Friday, October 19, 2007

The Best of Tokyo, According to Lynn

Having lived in Tokyo for almost six years, I get approached a lot by friends and cyber-acquaintances for recommendations on sights to see and places to eat when they visit Japan. While I am by no means an expert on either subject, I do have a list of favorites. After typing out more or less the same responses at least half a dozen times in the past year, I finally got smart and decided to write it down in my blog so that the next time I’m asked I could easily attach a link instead of digging up all the information from the depth of my drawer and computer files all over again. So here it goes, in no particular order and highly subjective:

You will see kaminarimon when you get out of the Asakusa subway station. It is the gateway with the giant red lantern that’s on all the tourist information brochures and post cards. Walk through it to find yourself in a little covered street lined with souvenir stores selling everything from snacks to key chains to doggie outfits. Most of them are quite cheesy but there are a few gems tucked in between, such as the store selling antique hair ornaments and combs and a paper store with endless varieties of Japanese paper. At the end of this street, just before you reach the Kanon temple, you will probably see some people waiting in line on the right side of the street. This is a must-stop for me every time I go to Asakusa, a little store selling Age-manjus, which are little deep fried buns with different fillings. My favorites are sesame and pumpkins.

Take a stroll in the kanon temple after your snack of Age-manju. Work up an appetite by seeing how ravenous the pigeons are, and find your way back up the market street. On one of the side streets on your right is a famous tempura restaurant. I can’t remember which street it is, but a fail-proof way to find it is to take a short walk down any street and look for a line of people waiting outside. I’ve personally never tried it because I haven’t had much luck with that place, but if you must eat lunch in Asakusa I suggest you eat there. Otherwise you’re likely to end up in one of the many many tourist trap restaurants in the area and be hugely disappointed. After lunch you can walk across the red bridge and take a look at infamous “golden turd” perched on top of the Asahi building.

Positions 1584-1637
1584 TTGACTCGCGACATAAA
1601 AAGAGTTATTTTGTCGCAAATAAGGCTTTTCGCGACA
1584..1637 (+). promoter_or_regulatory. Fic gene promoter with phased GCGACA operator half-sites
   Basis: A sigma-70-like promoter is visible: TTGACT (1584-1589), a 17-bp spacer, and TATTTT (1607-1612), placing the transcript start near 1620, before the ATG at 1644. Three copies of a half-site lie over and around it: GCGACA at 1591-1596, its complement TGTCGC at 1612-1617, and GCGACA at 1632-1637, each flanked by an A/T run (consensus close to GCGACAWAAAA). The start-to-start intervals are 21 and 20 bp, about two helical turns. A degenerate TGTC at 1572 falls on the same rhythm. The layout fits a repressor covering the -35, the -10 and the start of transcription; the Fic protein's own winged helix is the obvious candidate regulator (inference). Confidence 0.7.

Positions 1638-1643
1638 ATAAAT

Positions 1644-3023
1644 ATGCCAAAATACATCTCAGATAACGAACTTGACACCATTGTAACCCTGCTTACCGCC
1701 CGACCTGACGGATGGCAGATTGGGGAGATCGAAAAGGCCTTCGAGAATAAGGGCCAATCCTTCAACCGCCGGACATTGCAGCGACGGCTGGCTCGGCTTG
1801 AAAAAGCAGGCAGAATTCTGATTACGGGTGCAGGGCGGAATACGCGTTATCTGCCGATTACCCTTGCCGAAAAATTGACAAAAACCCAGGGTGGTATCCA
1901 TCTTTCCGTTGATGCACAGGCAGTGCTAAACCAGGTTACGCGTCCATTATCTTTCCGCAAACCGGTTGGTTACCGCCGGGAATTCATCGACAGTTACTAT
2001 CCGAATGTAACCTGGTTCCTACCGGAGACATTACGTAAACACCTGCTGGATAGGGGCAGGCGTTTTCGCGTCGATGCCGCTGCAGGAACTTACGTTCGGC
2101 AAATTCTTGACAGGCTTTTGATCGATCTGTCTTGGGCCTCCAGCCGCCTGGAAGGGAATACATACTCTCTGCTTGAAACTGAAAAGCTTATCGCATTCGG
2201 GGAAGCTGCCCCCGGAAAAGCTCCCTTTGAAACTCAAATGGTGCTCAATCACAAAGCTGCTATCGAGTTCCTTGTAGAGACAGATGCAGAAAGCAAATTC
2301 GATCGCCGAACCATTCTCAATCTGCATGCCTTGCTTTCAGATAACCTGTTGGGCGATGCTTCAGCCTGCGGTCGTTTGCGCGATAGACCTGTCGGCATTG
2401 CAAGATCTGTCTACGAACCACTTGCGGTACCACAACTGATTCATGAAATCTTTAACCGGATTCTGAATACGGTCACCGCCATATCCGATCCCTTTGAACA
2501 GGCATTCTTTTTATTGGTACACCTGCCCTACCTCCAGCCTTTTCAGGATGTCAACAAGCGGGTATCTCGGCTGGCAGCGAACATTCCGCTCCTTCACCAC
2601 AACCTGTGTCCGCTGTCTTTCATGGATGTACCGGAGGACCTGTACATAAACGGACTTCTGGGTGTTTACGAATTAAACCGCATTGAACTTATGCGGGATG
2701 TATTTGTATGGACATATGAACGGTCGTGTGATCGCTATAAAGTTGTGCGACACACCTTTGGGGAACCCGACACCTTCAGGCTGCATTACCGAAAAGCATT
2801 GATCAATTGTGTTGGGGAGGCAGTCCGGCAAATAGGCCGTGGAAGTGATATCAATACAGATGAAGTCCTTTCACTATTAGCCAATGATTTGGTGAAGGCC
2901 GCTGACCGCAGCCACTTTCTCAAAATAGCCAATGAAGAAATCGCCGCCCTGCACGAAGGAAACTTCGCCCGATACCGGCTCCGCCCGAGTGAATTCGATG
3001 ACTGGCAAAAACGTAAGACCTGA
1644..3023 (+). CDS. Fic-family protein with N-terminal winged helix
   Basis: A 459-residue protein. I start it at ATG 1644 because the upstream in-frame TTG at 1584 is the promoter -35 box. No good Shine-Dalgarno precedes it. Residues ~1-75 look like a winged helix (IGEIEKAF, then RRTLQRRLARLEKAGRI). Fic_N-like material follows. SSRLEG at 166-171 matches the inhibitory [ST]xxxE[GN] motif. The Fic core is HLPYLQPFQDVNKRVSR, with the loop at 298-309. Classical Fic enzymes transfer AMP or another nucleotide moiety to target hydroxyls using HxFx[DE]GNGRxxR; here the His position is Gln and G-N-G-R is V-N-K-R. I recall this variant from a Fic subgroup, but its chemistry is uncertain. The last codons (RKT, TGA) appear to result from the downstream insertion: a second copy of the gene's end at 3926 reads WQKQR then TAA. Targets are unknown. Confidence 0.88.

If you have even the slightest interest in cooking or kitchen appliances, you must not skip this stop. It is on the Tawaramachi stop on Ginza line, within walking distance to Asakusa. Most shops are closed on Sundays and Public holidays and are crowded on Saturdays so the best time to go is on a weekday, during the day. I can go on and on about the things you will find on this street, but suffice to say, if it has anything to do with food, you’ll find it here. For dessert enthusiasts who don’t have a lot of time to check out all the stores, go straight to Okashinomori (it’s on the second floor with a small street entrance). You’ll find most of everything here, although prices tend to be slightly higher.

Meiji Jingu aka Meiji Shrine
Subway station Jingumae on Chiyoda subway line or Harajuku on the JR Yamanote line.
Right smack in the middle of lively Harajuku, yet as soon as you step through the first gigantic torii only tranquility and utter peacefulness awaits you.

Place a 100yen coin in a slot and shake out a stick from a metal can. Find the drawer with the corresponding number on the stick and get your fortune (it’s in English too). If it’s good fortune, keep it with you so it can come true. If you don’t like it, tie it on a tree branch so it can be taken away with the wind. Or purchase a wooden plaque and write your wish on it, then tie it to the designated racks where thousands of others have done the same.

If you are lucky you might catch a glimpse of the Crown Prince or the Prime Minister at the shrine or a wedding procession all decked out in traditional kimonos, led by a priest under a big red umbrella.